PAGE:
Between Defector and Migrant: Identities and Strategies of North Koreans in South Korea
Byung-Ho Chung, 1

This article examines the structural conditions and the individual strategies of North Koreans in South Korea. It provides a historical account on the changing social definitions of and policies toward North Korean border-crossers and how the changing conditions have affected their identities and lives. It also gives an ethnographic account of the difficulties and risks of individuals whose identities are caught between ‘‘defector’’ and ‘‘migrant.’’ The problems they face in capitalist South Korea are examined in the major areas of social transition—arrival, orientation, residence, consumption, work, education, and ideology—focusing on individual strategies that negotiate cultural differences between the two Koreas.

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Korean Studies, vol. 30 (2006)

Guest Editor: Kenneth R. Robinson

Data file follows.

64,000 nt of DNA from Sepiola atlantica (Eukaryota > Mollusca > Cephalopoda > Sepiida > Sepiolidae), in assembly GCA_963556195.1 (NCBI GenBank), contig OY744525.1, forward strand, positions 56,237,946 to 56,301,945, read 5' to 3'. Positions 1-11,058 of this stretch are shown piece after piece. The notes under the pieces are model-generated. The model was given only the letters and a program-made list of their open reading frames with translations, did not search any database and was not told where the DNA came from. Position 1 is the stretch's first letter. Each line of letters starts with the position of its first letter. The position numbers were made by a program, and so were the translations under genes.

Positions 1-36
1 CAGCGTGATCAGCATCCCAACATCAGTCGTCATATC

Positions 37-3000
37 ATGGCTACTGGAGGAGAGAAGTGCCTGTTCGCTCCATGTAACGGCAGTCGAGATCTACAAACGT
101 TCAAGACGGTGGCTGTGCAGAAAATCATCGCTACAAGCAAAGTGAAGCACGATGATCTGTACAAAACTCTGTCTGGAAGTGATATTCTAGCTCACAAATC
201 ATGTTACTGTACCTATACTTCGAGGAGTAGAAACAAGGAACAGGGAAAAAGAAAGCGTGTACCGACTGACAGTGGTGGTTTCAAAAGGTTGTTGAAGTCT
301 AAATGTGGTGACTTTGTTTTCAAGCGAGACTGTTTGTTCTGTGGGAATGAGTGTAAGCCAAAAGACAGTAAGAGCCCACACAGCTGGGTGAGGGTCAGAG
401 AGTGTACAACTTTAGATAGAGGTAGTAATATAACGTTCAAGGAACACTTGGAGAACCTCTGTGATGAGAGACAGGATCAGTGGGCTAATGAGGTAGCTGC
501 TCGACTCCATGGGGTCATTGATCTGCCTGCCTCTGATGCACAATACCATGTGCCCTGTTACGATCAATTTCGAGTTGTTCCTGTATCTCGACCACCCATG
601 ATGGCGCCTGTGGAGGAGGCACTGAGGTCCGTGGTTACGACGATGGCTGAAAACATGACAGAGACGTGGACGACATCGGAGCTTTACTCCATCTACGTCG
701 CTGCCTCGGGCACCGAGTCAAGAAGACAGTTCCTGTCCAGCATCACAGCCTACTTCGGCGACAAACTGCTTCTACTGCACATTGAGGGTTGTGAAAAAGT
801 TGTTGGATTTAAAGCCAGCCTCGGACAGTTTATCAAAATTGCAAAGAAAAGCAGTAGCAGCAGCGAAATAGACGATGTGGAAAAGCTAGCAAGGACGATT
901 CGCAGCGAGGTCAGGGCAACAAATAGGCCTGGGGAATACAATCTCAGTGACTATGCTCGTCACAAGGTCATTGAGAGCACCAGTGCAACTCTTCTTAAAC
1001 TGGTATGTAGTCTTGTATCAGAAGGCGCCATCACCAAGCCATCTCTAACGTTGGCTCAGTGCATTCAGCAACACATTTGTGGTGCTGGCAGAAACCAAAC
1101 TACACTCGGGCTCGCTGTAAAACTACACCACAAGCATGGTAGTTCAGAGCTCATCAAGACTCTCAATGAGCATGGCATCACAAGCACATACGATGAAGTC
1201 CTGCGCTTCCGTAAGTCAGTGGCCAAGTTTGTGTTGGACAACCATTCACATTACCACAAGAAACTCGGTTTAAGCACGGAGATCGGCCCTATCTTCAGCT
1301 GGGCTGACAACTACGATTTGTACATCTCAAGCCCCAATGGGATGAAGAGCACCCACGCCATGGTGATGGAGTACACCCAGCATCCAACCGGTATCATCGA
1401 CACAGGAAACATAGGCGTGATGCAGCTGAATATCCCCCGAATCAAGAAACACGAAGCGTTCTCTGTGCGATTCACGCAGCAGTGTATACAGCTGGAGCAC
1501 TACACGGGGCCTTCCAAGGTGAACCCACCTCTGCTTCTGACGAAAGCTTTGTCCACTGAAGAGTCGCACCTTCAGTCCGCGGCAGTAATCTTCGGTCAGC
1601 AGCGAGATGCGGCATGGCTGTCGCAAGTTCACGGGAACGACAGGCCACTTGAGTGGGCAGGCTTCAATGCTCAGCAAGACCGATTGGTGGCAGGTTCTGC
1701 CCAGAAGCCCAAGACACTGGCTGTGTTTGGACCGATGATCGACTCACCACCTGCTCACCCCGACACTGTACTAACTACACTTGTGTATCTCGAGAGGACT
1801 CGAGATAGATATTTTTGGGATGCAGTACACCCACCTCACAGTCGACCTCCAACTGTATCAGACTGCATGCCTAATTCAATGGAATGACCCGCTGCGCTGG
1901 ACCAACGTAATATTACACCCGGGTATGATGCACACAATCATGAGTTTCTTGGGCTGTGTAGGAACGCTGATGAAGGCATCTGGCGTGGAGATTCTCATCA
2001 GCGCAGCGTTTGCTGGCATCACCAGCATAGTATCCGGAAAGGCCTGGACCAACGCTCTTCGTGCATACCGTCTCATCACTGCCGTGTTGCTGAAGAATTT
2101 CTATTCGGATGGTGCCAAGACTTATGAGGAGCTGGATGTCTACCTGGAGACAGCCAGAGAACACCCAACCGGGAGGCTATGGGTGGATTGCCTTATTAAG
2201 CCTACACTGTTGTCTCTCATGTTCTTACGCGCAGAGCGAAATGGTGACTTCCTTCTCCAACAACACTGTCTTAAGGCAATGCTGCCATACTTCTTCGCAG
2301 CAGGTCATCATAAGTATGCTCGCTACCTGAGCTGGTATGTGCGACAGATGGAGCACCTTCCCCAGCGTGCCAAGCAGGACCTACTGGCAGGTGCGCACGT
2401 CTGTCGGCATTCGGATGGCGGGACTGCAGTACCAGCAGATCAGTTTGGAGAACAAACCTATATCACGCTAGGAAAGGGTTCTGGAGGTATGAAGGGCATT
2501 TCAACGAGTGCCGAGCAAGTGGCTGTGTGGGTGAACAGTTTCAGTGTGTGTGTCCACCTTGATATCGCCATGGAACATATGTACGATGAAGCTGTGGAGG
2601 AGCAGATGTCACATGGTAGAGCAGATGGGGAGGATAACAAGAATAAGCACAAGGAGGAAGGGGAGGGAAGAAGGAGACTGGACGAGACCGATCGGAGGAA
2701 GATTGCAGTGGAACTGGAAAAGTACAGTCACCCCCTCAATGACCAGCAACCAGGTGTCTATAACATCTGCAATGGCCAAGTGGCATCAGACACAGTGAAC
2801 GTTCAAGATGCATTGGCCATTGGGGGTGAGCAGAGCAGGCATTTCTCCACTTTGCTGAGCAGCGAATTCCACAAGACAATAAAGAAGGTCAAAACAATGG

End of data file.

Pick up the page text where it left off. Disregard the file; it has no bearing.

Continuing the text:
Guest Editor’s Introduction
Kenneth R. Robinson, 1

Economic Growth in P’yŏngan Province and the Development of Pyongyang in the Late Chosŏn Period
Soo-chang Oh, 3

Pyongyang, one Korea’s oldest cities, was considered an important defense site during the Koryŏ dynasty, but did not develop significantly until the Chosŏn dynasty in the seventeenth century. This was partly because of its border location and unsuitability for farming but most of all because of discrimination by the central government. After the eighteenth century, however, Pyongyang led in the social development of Chosŏn. With stability in the relationship with Qing China, the area was free from the threat of war. The accumulated money and grains were used to entertain foreign diplomats and prepare for war while also providing commercial capital. The fact that the traditional ruling order and ideology were not strong was an advantage for the development of commerce. On the other hand, the government tried to induce Pyongyang’s development within the system, as by, for example, holding a special civil service examination and recruiting members for the Royal Guard. During that time, Pyongyang progressed and continued to develop as the new urban cultural center of the region.